New book for educators teaches children to become budding birders

Birdwatching can help children to tune into nature. Lack of exposure to nature is an alarming aspect of modern life leading to nature deficit disorder, say the authors of 'Handbook for Bird Educators'

The 'Handbook for Bird Educators' is the result of many workshops conducted over a year before the COVID-19 lockdown by the Mysuru-based Nature Conservation Foundation

Birding can help children to not just learn valuable traits like patience and hone their critical-observation skills, it can also get gadget-obsessed kids of today to tune into the calming world of nature.

To help bird educators to evoke children’s interest in this amazing world of birdwatching, the Mysuru-based Nature Conservation Foundation (NCF) launched a book titled ‘Handbook for Bird Educators’ on the occasion of Teacher’s Day on September 5.

Birdwatching is considered as a part of citizen science across the world. Besides enjoying nature and finding solace in watching the antics of our feathered friends, the discoveries and findings made by amateur birders have helped many an ornithologist in their scientific work.

This 76-page book has been written by Garima Bhatia, Abhisheka Krishnagopal and Suhel Quader from the NCF. Filled with eye-catching sketches, this handbook is mainly aimed at school teachers and bird educators who wish to encourage children in the age group between 4 and 10 years to take up birdwatching.

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Divided into four chapters, the book also features activities children can do such as drawing birds, bird games, making bird cut-outs, paper collage, bird puppetry, origami, and making toys using clay. Through these playful fun activities, a teacher can pique their natural curiosity in the colourful world of birds.

The book also details how teachers can conduct bird walks and how they can prepare themselves before taking children birding. It also provides guidelines and tips on how to get feedback from participants and how to evaluate a child’s knowledge on birds.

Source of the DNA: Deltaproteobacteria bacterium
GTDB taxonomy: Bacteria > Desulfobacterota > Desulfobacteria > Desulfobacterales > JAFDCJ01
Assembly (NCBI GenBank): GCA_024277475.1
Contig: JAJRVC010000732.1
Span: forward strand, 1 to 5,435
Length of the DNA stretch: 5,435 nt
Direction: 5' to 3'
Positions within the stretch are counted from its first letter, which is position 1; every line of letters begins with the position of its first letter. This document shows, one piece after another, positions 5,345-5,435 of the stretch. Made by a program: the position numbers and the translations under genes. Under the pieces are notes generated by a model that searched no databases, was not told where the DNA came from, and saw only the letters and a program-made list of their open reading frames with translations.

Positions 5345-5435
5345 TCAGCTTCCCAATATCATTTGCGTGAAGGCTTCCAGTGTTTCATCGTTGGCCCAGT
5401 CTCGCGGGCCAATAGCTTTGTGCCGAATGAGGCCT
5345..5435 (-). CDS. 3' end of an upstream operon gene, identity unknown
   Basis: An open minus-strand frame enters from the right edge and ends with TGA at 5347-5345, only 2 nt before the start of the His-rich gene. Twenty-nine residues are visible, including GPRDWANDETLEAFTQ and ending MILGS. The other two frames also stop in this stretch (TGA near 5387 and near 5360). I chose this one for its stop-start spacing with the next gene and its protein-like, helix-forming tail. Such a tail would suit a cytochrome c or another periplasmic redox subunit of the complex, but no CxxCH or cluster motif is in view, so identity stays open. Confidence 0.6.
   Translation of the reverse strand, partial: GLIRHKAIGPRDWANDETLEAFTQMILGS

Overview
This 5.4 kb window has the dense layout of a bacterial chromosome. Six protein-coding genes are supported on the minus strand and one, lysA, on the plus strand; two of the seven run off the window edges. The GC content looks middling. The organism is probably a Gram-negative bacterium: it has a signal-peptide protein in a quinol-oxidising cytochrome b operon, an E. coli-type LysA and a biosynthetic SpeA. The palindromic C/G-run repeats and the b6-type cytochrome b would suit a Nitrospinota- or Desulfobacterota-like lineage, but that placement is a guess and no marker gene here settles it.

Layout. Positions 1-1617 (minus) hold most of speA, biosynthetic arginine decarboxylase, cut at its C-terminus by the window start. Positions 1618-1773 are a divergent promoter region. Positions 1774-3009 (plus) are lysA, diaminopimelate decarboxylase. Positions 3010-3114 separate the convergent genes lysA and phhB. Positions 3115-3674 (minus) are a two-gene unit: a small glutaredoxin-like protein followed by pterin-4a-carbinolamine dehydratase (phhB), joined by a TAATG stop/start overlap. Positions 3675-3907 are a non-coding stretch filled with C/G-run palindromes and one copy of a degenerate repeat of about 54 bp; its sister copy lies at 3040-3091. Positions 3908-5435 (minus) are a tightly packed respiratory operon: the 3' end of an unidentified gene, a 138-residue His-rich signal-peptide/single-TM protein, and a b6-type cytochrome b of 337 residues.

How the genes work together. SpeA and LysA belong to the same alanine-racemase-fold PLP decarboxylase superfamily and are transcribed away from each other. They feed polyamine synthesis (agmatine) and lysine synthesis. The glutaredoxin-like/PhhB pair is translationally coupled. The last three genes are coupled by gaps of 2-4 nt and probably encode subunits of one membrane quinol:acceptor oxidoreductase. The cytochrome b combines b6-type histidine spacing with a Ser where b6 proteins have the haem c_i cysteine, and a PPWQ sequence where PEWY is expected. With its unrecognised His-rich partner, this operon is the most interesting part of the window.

The authors write in the book that there is a growing body of research which indicates that direct exposure to nature is essential for healthy childhood development and for the physical and emotional health of children and adults.

They point out that the lack of exposure to nature is “an alarming aspect of modern life” and this leads to what has been described as ‘nature deficit disorder’. This disorder is linked to various childhood problems like a rise in obesity, depression and attention disorders, point out the authors.

This book is the result of many workshops conducted over a year before the COVID-19 lockdown under Early Birds, an initiative of NCF, says Garima Bhatia, one of the authors of the book.

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“The initiative started seven years before as a non-profit effort to develop content, provide training and conduct outreach related to promoting bird-related knowledge and awareness among children and young people. We have conducted 12 in-person workshops for amateur birdwatchers called ‘How to be a birding buddy’, as well as introductory workshops on birds aimed at school teachers before the pandemic,” adds Bhatia, who is also the project manager of Early Bird.

“It was during those workshops we found out that there was a big gap between bird educators and the resources which can be used to bring children closer to birds,” she says.

Bhatia adds that they had wanted to bring all the scattered resources available on the subject under one platform and that was how the book has been conceived and developed.

“The contents were sent to fellow birdwatchers and bird educators to get peer reviewed. It has been created under Common Creatives and hence anyone can use the content for educational purposes. As of now, it can be downloaded for free from the Early Bird website (early-bird.in). Soon we are coming out with hard copy too,” says Bhatia.

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